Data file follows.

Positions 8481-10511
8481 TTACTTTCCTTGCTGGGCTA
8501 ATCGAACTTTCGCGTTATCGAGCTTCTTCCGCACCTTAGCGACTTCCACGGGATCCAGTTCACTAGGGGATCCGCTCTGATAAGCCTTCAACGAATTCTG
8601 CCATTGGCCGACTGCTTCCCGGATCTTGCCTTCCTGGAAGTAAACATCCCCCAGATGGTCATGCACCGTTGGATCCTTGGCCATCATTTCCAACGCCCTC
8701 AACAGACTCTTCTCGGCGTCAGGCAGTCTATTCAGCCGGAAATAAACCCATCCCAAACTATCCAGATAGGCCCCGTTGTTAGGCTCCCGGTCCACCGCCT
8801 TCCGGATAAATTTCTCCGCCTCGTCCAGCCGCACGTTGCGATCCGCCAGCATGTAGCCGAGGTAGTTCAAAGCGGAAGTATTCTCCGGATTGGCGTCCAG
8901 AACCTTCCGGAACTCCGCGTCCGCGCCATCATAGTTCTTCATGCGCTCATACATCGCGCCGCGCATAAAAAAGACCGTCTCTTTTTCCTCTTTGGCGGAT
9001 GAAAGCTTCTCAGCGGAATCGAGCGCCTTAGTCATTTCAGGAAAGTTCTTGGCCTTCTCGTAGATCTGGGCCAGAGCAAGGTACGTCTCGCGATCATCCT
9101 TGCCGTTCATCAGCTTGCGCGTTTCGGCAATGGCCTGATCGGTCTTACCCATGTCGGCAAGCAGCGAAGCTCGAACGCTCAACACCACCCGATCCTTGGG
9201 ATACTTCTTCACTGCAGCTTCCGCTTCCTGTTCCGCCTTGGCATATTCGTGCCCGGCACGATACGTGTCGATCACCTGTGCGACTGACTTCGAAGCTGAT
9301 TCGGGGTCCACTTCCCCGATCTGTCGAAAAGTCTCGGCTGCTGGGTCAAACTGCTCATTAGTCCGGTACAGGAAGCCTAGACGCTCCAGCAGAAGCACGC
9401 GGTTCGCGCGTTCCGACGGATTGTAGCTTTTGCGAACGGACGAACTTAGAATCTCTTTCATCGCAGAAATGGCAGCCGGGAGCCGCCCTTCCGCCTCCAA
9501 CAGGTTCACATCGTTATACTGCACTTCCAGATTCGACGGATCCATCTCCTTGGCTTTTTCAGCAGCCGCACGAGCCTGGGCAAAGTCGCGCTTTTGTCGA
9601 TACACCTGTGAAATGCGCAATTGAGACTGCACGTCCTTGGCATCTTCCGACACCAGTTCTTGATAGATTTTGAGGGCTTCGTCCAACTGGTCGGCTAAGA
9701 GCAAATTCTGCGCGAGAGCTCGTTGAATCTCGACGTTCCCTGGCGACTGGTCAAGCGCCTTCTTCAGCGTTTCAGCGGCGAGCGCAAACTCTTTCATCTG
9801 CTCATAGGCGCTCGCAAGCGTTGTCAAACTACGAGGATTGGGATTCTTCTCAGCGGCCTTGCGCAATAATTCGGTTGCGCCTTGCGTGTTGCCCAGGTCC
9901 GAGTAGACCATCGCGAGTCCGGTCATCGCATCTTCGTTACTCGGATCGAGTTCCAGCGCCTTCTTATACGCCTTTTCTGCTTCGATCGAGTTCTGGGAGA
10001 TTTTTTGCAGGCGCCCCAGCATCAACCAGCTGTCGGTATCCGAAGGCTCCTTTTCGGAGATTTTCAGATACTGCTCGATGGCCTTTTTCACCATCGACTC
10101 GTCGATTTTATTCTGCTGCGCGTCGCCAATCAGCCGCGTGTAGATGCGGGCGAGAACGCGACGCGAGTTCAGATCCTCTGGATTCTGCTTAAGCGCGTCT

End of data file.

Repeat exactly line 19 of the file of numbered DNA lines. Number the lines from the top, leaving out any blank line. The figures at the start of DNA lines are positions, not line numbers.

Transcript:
10101 GTCGATTTTATTCTGCTGCGCGTCGCCAATCAGCCGCGTGTAGATGCGGGCGAGAACGCGACGCGAGTTCAGATCCTCTGGATTCTGCTTAAGCGCGTCT